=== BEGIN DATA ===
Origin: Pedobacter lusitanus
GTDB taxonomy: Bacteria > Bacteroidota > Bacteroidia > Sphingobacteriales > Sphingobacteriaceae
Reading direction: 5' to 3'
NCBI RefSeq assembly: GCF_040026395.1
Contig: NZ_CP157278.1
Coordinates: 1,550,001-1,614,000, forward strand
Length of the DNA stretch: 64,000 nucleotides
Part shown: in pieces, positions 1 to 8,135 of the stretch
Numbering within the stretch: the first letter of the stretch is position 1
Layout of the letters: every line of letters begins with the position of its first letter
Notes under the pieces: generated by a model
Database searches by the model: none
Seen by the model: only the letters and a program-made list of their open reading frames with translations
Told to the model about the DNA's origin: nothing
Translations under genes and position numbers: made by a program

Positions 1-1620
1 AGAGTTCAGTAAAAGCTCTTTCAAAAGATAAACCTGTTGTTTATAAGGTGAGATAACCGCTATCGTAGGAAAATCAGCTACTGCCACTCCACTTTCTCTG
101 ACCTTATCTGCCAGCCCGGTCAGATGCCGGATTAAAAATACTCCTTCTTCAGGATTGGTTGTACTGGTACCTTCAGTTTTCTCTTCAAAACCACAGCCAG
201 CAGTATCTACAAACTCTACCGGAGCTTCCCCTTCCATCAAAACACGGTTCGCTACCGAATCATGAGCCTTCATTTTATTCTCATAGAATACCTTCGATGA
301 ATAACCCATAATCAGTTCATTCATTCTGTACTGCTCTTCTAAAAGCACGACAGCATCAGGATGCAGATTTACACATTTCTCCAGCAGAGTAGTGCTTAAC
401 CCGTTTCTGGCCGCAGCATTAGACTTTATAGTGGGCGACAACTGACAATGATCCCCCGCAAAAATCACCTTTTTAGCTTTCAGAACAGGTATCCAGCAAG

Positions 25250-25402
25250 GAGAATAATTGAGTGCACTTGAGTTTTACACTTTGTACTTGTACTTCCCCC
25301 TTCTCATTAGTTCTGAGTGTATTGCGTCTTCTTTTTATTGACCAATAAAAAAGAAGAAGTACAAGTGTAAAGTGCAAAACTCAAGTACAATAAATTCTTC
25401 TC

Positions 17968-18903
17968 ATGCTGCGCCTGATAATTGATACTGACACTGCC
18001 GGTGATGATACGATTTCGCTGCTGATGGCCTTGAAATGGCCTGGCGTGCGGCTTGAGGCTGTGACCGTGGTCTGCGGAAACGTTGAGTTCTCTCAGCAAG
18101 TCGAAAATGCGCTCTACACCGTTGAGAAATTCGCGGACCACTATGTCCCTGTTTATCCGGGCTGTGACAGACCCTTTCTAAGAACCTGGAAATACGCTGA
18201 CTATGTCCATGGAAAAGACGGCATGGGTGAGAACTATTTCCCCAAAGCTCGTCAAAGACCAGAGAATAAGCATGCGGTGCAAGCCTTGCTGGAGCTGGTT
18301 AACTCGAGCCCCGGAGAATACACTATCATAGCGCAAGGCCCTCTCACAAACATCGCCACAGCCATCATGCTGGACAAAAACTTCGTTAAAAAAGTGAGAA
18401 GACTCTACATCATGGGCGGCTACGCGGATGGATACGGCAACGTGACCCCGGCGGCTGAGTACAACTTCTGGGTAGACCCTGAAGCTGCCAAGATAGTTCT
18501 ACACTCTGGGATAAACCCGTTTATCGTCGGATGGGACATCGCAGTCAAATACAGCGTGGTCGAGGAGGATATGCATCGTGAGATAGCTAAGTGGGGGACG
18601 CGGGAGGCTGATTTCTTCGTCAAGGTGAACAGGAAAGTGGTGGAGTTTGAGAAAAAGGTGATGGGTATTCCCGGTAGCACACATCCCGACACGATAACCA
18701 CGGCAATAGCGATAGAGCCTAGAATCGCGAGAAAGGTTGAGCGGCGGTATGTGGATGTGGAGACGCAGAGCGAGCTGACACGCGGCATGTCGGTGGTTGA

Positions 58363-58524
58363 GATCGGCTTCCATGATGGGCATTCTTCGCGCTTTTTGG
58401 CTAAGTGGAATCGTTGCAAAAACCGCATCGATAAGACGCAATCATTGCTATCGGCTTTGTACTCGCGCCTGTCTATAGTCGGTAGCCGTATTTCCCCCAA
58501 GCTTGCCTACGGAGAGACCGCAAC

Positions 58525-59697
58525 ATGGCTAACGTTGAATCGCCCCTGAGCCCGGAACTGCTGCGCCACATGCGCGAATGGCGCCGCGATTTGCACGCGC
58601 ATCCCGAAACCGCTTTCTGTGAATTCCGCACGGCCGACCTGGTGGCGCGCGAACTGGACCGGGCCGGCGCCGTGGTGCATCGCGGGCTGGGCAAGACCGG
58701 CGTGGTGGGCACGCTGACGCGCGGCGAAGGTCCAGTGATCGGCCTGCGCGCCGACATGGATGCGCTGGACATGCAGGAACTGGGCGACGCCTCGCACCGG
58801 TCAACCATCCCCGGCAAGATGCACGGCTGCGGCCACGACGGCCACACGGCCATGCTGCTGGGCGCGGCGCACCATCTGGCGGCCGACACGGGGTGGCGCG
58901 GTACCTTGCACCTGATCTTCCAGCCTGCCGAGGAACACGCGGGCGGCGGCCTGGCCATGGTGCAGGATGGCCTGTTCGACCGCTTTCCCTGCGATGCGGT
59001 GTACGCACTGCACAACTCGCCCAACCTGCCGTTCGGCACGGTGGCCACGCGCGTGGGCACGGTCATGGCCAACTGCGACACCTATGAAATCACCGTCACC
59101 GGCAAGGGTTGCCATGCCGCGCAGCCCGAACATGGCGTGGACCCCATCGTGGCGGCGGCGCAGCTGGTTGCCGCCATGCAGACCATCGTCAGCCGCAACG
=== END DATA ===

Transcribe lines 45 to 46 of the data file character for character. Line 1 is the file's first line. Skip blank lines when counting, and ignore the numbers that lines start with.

58901 GTACCTTGCACCTGATCTTCCAGCCTGCCGAGGAACACGCGGGCGGCGGCCTGGCCATGGTGCAGGATGGCCTGTTCGACCGCTTTCCCTGCGATGCGGT
59001 GTACGCACTGCACAACTCGCCCAACCTGCCGTTCGGCACGGTGGCCACGCGCGTGGGCACGGTCATGGCCAACTGCGACACCTATGAAATCACCGTCACC